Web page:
Academic dishonesty such as plagiarism, for instance, runs completely counter the purpose of evaluations, and is a valid ground for discipline. The disruption of lectures and professional activities also prevents the university from fulfilling its purpose and constitutes a reasonable ground for academic discipline. Posts on social media that express dissatisfaction with or a dislike for faculty are not appropriate grounds for discipline.(6) It would be an abuse of power, and akin to punishing customers for leaving honest bad reviews. Enrolment in a public university is not a waiver of Charter rights. A student’s engagement in subjectively unpalatable discourse or conduct at a private event falls well outside of the business of university administrators, especially since distastefulness is a culture-laden and loosely defined concept. Such actions are not held to be contraventions of specific, descriptive provisions of university policies. Rather, they are framed as offending general principles, which raises further concerns of transparency and excessive discretionary authority.
The reluctance of the university to explicitly define the types of statements and actions that attract punishment is perhaps evidence that universities themselves realize their own prima facie unreasonableness. It is overdue that the public comes to share the realization that institutional vigilantism is altogether incompatible with accessible higher education and the rights of the individual.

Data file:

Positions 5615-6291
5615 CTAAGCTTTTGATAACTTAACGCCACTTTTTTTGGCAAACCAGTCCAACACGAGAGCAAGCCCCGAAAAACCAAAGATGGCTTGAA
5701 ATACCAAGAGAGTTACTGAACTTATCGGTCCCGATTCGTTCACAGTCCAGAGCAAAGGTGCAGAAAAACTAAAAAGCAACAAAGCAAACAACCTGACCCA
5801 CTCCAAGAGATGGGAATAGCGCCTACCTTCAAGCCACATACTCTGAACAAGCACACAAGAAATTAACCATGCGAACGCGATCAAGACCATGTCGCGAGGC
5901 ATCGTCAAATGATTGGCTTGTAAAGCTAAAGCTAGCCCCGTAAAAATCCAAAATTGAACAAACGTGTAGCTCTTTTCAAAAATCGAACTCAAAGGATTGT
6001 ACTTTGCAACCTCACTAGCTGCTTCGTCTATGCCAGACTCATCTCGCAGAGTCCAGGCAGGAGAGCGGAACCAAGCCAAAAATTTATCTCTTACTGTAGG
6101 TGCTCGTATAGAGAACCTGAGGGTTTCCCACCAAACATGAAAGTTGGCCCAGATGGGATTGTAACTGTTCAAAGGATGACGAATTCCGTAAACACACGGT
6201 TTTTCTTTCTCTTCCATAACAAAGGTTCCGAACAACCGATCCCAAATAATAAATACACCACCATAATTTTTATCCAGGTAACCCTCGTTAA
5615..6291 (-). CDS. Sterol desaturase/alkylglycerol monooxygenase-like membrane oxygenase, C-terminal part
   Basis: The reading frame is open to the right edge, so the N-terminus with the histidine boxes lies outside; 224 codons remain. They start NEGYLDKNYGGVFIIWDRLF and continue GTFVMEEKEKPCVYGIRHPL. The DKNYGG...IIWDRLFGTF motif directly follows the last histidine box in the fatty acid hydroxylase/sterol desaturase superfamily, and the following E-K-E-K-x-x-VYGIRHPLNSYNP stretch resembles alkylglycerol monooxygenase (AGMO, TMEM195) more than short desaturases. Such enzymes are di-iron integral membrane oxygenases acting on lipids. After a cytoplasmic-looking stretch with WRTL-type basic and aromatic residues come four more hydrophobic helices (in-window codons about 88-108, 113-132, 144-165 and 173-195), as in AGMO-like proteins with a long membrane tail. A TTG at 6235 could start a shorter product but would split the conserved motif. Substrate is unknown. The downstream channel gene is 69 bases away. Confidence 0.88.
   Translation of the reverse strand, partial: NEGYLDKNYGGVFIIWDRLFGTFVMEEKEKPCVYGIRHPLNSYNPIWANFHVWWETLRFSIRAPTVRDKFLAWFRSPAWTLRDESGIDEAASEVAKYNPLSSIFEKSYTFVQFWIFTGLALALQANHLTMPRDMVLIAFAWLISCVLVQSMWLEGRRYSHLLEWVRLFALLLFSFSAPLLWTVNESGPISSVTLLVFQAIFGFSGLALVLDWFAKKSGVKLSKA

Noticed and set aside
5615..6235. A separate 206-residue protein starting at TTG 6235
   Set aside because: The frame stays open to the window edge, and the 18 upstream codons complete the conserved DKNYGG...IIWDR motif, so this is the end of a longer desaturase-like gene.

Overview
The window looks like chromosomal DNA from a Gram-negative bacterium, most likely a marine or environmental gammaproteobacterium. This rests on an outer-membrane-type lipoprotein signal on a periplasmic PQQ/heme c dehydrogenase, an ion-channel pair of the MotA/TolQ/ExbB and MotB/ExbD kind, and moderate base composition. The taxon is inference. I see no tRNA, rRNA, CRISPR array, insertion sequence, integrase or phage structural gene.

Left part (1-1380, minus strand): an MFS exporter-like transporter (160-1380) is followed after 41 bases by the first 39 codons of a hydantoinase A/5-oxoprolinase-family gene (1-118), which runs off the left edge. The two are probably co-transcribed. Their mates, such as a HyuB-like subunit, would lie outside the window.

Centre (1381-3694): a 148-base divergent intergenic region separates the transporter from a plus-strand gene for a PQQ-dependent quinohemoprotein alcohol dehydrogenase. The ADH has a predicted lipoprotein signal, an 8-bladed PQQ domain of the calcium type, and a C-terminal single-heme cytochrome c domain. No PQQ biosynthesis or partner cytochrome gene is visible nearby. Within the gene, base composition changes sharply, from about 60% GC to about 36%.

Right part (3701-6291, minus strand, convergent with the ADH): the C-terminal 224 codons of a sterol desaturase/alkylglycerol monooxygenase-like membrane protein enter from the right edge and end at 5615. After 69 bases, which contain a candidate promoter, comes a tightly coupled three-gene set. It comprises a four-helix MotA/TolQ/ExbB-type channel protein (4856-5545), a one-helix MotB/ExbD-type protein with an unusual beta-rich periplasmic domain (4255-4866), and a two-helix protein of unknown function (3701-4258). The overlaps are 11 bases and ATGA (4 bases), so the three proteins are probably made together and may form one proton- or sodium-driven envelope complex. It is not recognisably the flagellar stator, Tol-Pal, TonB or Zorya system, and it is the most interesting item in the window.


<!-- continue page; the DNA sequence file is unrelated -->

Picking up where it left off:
- Herbert Morris, “A Paternalistic Theory of Punishment” (1981) 18:4 American Philosophy Quarterly 263 at 267.
- Criminal Code, RSC 1985, c C-46.
- Arshy Mann, “UBC student apologizes for stealing property during riots”, The Ubyssey (21 June, 2011), online: <https://open.library.ubc.ca>.
- Canadian Charter of Rights and Freedoms, s 8, Part I of the Constitution Act, 1982, being Schedule B to the Canada Act 1982 (UK), 1982, c 11.
- Jones v Tsige, 2012 ONCA 32.
- Pridgen v University of Calgary, 2012 ABCA 139, 350 DLR (4th) 1.
Vivian Sim is a first year law student at Osgoode Hall Law School from Peterborough, Ontario who strongly associates justice with individual freedoms. She holds an HBSc in psychology, neuroscience & behaviour and a BA in political science from McMaster University. Her interests span from law to dragon boat, fitness, and nutrition.